Friday, 29 November 2013
'Conan the Buccaneer' - Lin Carter & L. Sprague de Camp
It really didn't take that long did it? There has always been something about my commute that makes me want to escape into a genre novel, mostly fantasy ones. I won't go too deep into the details of my commute (if you live in London you will automatically know what I'n talking about anyway); lets just say that it's safer for all concerned if I let some literary creation swing his sword around instead ;o)
Which kind of neatly brings me to this latest Conan review. I've somehow found myself collecting the old Conan books, with gorgeous looking covers, that weren't written by Robert E. Howard at all. The ones where other writers took it on themselves to fill in the gaps in Conan's life. We've already had 'The Road of Kings' here, now it's the turn of a book written by the two men who basically kicked the whole 'filling the gaps' thing off. I’ve pinched the blurb from Wikipedia…
Conan, now in his late thirties and captain of the Wastrel, becomes embroiled in the politics of the kingdom of Zingara when he seeks the rumored treasure on the Nameless Isle. The fugitive Princess Chabela, the privateer Zarono, and the Stygian sorcerer Thoth-Amon are among those mixed up in the treasure quest.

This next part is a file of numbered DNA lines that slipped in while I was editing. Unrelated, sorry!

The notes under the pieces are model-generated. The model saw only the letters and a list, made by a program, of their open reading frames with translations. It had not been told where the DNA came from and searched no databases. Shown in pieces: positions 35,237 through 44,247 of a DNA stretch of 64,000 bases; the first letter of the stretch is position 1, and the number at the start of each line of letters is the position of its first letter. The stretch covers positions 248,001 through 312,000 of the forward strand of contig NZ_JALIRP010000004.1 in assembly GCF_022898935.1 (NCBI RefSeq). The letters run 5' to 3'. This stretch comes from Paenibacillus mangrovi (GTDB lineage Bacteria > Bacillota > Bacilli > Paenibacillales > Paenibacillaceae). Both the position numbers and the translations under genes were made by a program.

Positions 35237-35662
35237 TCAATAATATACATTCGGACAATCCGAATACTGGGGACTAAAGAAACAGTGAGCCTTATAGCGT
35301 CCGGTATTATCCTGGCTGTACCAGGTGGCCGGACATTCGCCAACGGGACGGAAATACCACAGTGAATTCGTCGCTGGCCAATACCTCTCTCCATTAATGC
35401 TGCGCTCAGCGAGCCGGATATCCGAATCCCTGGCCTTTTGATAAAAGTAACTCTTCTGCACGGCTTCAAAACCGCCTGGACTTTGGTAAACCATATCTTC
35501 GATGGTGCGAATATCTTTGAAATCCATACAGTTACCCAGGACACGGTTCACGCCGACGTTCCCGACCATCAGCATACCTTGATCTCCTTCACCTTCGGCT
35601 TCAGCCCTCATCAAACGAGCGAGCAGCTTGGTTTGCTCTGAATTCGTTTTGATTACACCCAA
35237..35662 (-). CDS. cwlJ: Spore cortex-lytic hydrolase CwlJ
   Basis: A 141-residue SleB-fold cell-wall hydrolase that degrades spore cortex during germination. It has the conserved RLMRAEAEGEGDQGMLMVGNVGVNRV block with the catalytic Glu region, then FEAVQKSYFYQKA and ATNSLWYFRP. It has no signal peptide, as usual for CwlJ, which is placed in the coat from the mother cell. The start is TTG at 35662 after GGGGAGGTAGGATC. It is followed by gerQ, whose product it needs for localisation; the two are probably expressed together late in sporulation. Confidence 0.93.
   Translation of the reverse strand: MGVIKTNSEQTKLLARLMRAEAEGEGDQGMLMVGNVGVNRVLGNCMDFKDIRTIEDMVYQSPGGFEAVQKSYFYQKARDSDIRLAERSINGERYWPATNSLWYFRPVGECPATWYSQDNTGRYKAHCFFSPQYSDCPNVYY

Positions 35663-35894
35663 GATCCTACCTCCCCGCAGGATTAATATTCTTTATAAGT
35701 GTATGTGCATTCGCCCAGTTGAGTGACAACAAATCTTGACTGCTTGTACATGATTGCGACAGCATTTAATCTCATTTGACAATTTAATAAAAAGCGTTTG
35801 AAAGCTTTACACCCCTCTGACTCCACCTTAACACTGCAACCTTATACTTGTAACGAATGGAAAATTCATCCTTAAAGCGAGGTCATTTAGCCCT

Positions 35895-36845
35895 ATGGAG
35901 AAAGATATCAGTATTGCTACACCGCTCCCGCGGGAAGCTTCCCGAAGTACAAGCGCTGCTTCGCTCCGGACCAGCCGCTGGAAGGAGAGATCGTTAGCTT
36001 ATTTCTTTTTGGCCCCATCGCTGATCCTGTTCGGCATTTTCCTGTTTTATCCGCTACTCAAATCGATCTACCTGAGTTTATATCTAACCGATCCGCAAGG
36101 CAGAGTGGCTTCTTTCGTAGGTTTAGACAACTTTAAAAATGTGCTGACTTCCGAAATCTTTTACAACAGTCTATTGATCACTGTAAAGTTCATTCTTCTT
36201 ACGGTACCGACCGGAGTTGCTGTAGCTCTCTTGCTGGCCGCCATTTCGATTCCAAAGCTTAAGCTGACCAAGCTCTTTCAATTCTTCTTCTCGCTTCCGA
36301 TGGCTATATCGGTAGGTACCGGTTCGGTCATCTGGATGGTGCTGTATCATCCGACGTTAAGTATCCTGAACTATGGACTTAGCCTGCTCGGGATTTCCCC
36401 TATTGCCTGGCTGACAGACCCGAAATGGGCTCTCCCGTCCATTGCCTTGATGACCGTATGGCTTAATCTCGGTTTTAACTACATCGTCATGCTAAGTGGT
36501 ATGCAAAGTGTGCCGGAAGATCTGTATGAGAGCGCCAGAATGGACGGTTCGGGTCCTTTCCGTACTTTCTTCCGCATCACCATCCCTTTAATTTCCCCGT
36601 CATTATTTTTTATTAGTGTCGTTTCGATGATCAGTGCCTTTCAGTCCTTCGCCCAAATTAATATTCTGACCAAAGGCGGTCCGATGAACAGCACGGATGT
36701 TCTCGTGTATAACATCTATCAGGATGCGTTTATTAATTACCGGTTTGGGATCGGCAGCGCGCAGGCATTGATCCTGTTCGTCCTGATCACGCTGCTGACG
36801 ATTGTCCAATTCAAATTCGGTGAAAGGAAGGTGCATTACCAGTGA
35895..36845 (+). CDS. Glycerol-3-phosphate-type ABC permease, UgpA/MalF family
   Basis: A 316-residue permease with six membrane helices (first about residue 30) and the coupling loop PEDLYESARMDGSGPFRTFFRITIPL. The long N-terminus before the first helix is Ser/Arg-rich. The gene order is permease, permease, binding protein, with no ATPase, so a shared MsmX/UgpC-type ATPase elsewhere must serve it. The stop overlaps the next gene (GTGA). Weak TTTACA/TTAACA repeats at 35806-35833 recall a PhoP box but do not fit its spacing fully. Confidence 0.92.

I seem to be into summing up books in one word, at the moment, and todays word is 'perfunctory'. 'Conan the Buccaneer' does everything that a Conan tale should but feels like it has been assembled rather than created. Take one barbarian warrior and a king who is being controlled by sorcery; add a princess in danger, from said sorceror and an evil rogue, and a tribe ruled by cruel Amazon women. Throw it all in a pot and sprinkle with sex, you have one 'Conan the Buccaneer'; a book that's linear, and a little too straightforward, in its approach.
That's not say 'Conan the Buccaneer' isn't a fun book; it is although the casual racism coupled with Conan's sexual prowess does its best to derail things. There's plenty of stuff happening and at least one indestructible monster that Conan must pit his wits against.In some ways you can't ask for a lot more than that from a Conan tale; Lin Carter even argues, in his introduction that this is the whole point of this and other Sword and Sorcery tales. While I agree with what Carter says on the whole, I find myself disagreeing in the case of this book. Sword and Sorcery is about telling an exciting story, above all else, and this is something that Carter and de Camp seem to have forgotten in their eagerness to line up all the ingredients in the right order. Some of the energy is here but there is surprisingly little heart to be found. 'Perfunctory' and 'by the numbers' doesn't cut it when you're dealing with Conan and I was left more than a little disappointed by the end. I'll still be collecting the titles though, just hoping for better things here on in.